Irritant Contact Dermatitis

Jonathan M. L. White


Irritant contact dermatitis results from a non‐immune specific response to chemical and physical irritants. It is caused or exacerbated by genetic mutations (especially the filaggrin gene) and environmental factors such as temperature, air flow, low humidity and occlusion. These variables at least partly explain the great interindividual variability in irritant reactions. Reactions vary from subjective stinging reactions, mild skin dryness and redness, to potentially life‐threatening chemical burns. Dermatitis of the dorsum of the hand and interdigital space is commonly caused by an irritant dermatitis, although many different clinical patterns may be seen due to different exposures. Patch testing is mandatory to exclude an allergic contact dermatitis. Treatment is by primary prevention, avoidance/substitution of the known irritant (including occupational re‐deployment) and supportive measures. Personal protective equipment must be chosen carefully, with good knowledge of the chemical properties of the relevant irritants.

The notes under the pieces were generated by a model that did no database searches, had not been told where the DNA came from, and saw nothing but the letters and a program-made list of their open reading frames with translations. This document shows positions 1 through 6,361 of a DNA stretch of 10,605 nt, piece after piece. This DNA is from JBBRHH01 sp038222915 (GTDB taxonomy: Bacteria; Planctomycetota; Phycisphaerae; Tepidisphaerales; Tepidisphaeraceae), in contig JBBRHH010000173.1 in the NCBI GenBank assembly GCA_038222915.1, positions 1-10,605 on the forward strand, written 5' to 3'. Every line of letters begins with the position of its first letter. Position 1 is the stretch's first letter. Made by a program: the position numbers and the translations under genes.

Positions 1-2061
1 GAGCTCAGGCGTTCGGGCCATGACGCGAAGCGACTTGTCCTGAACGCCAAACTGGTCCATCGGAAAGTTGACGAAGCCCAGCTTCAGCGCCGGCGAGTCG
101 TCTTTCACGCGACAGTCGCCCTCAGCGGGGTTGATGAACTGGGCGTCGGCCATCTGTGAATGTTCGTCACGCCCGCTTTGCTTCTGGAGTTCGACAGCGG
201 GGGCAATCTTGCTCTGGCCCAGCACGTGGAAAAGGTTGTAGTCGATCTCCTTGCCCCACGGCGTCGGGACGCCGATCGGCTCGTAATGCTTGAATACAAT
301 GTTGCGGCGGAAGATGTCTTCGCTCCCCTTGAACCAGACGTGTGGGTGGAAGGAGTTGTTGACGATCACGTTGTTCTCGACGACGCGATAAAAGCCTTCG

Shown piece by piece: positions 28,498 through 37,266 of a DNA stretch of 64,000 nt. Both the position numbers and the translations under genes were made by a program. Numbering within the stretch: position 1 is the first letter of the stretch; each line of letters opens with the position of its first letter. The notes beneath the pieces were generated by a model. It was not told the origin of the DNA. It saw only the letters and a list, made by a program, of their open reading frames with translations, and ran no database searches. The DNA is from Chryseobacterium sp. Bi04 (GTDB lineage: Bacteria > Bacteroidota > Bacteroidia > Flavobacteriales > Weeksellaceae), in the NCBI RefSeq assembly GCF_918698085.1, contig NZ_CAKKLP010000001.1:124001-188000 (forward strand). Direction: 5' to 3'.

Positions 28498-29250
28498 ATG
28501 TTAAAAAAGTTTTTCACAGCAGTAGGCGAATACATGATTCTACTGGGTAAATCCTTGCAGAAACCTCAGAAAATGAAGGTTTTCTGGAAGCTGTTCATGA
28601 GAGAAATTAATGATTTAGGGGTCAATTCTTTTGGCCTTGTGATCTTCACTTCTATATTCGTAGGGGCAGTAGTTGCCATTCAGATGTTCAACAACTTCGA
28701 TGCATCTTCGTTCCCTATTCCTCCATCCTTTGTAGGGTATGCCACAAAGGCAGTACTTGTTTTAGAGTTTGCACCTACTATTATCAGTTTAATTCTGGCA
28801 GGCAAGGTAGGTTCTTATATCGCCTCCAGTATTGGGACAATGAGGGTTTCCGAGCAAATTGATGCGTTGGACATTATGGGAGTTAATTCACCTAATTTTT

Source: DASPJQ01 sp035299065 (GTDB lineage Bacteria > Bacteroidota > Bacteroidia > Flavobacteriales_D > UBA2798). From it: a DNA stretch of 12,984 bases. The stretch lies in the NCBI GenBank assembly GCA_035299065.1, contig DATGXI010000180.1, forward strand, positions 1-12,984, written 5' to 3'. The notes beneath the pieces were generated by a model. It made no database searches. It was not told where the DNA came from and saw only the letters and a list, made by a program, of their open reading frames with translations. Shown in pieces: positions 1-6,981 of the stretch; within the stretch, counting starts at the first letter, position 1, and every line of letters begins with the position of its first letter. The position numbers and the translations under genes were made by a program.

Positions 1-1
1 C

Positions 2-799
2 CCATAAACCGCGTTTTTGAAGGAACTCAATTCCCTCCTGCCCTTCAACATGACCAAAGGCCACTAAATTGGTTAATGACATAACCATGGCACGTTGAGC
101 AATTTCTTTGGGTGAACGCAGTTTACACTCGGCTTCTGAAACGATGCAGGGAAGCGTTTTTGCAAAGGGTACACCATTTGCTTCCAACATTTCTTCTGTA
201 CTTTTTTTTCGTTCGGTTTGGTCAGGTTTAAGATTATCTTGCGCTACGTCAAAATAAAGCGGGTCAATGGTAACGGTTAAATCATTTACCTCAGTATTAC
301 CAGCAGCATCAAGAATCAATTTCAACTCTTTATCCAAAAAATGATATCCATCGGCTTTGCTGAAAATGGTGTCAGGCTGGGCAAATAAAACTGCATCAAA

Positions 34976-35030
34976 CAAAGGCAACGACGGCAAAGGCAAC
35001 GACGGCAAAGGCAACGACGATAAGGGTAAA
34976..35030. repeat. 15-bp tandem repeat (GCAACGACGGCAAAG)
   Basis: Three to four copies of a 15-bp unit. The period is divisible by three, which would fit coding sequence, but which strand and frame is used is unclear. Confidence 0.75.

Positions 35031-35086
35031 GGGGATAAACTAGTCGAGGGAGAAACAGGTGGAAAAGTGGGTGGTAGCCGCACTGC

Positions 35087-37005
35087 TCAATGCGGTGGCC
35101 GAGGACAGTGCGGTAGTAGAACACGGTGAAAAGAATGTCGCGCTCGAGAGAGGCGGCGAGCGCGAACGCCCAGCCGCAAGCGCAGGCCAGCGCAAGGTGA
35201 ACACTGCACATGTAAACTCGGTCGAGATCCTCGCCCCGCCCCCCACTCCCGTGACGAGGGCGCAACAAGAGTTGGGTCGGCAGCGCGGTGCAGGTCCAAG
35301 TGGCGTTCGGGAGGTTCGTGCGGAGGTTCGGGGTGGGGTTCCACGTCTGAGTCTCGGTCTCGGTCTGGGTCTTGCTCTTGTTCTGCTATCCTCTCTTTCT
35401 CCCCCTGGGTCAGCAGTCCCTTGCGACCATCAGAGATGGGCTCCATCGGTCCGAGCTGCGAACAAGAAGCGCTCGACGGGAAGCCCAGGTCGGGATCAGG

Keywords chemical burn, irritant contact dermatitis, non‐immune contact urticaria, phototoxic contact dermatitis, subjective stinging reaction


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